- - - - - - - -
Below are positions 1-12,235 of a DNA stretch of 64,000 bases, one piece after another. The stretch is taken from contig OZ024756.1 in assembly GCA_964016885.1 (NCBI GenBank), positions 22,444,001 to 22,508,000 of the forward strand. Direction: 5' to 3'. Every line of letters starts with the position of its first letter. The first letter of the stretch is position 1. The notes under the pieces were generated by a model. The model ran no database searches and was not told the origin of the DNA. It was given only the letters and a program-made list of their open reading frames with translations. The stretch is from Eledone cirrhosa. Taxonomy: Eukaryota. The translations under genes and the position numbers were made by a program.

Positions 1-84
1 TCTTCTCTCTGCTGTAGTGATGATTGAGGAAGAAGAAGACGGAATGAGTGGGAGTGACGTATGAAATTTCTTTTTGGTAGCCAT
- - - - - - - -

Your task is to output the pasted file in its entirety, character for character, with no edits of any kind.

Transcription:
Below are positions 1-12,235 of a DNA stretch of 64,000 bases, one piece after another. The stretch is taken from contig OZ024756.1 in assembly GCA_964016885.1 (NCBI GenBank), positions 22,444,001 to 22,508,000 of the forward strand. Direction: 5' to 3'. Every line of letters starts with the position of its first letter. The first letter of the stretch is position 1. The notes under the pieces were generated by a model. The model ran no database searches and was not told the origin of the DNA. It was given only the letters and a program-made list of their open reading frames with translations. The stretch is from Eledone cirrhosa. Taxonomy: Eukaryota. The translations under genes and the position numbers were made by a program.

Positions 1-84
1 TCTTCTCTCTGCTGTAGTGATGATTGAGGAAGAAGAAGACGGAATGAGTGGGAGTGACGTATGAAATTTCTTTTTGGTAGCCAT